Could the COVID-19 debt be wiped out?
In this article, Raphaël ROERO DE CORTANZE (ESSEC Business School, Master in Management, 2018-2022) discusses the current debate surrounding the cancellation of the covid debt.
In March 2020, the French President Emmanuel Macron announced during a televised speech that the French government would “mobilize all necessary means […] to save lives, whatever the cost”. In one year, the “whatever the cost” has resulted in a sharp increase of the French national debt from 100% of GDP in March 2020 to 120% in March 2021. In 2020, debt increases and money creation have taken on unprecedented proportions. The Federal Reserve in the US and the Eurosystem in Europe have injected nearly $3 trillion and $2 trillion respectively in the economy.
For many months now, economists in Europe have been calling for a cancellation of the “Covid-debt”. What are their arguments? Why do some refuse to consider this option? What could be the consequences of such a cancellation?
How does public debt work in Europe?
The Article 123 of the Treaty on the Functioning of the European Union forbids the European Central Bank (ECB) to finance and refinance directly the members of the Eurozone. The ECB can only acquire national debt securities such as treasury bills through the secondary market: it has to repurchase the securitizes from other investors which purchased them on the primary market in the first place (where the national debt securities were first emitted).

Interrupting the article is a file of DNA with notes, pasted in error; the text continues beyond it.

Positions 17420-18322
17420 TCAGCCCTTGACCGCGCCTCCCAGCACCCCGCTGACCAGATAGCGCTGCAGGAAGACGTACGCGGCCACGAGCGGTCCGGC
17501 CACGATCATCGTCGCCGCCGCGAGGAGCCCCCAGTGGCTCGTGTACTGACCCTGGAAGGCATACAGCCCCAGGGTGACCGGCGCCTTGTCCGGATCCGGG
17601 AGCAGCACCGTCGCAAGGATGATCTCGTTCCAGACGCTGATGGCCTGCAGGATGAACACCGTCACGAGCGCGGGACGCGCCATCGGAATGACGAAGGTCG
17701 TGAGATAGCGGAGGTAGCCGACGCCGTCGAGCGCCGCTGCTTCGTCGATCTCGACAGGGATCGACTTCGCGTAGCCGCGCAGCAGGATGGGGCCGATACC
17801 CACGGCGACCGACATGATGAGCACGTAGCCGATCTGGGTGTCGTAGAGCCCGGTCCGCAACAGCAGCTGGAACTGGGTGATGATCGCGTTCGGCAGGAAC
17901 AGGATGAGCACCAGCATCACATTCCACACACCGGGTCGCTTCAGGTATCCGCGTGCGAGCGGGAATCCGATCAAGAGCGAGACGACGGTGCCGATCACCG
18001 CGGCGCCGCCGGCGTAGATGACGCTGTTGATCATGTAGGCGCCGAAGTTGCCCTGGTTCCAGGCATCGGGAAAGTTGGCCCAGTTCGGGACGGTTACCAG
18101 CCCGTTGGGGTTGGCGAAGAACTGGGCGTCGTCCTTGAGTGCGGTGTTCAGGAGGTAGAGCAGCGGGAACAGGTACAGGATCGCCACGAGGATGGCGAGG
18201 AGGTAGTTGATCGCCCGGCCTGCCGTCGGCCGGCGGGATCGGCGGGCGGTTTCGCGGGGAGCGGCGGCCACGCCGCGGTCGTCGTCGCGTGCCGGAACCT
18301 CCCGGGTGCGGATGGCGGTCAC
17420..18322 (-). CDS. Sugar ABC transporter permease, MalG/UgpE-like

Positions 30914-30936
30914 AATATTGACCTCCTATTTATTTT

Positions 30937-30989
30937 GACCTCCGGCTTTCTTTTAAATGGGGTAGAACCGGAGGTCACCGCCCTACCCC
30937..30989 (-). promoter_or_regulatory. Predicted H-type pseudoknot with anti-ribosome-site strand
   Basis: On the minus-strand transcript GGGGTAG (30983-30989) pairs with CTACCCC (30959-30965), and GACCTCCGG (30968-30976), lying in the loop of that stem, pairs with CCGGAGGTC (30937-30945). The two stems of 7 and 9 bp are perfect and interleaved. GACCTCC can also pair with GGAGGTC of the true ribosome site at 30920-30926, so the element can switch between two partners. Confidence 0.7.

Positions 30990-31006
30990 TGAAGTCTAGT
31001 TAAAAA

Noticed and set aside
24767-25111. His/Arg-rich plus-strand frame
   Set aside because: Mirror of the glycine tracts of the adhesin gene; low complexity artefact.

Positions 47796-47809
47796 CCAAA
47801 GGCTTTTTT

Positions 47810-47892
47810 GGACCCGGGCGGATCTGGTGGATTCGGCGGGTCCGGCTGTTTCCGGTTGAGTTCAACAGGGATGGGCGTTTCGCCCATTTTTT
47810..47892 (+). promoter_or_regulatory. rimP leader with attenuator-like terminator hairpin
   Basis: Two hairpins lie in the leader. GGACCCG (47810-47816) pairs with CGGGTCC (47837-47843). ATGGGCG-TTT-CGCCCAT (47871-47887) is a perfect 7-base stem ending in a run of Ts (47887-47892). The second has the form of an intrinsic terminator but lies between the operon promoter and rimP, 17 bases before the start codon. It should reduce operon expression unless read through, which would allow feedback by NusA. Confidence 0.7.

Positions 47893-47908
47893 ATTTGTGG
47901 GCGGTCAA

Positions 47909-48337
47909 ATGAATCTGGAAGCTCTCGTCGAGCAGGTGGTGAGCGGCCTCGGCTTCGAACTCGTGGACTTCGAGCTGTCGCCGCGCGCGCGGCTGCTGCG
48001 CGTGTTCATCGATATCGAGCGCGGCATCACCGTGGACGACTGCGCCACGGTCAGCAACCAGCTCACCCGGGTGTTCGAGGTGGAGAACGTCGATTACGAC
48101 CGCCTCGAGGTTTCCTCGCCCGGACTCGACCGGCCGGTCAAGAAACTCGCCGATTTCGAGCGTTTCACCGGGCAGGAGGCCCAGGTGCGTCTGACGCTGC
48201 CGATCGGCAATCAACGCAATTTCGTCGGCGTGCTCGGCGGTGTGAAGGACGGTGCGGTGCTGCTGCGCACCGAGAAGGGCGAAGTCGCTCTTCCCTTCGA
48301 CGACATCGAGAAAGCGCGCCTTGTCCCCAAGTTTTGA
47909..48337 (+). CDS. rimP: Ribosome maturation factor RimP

The European national debts are mainly held (75%) by other States and institutional investors such as banks and insurance companies. The remaining 25% are held by the ECB. The debate around the covid-debt cancellation is solely focused on the 25% held by the ECB. In effect, the very idea of cancelling some of the remaining 75% of debt hold by other States and investors is inconceivable (it would immediately undermine the European union credibility, which would increase the risk linked to national European state securities, thus increasing the cost of debt financing for European countries).
Why should the Covid debt be wiped out — and why it shouldn’t
In February, 150 economists from 13 European countries (such as Thomas Piketty or Gaël Giraud) explained in an opinion page published in Le Monde, that accumulated public debt had reached a level too high to be entirely paid out without a drastic austerity that would damage European economies. They highlighted the fact that raising taxes and/or reduce public spending would have devastating social consequences.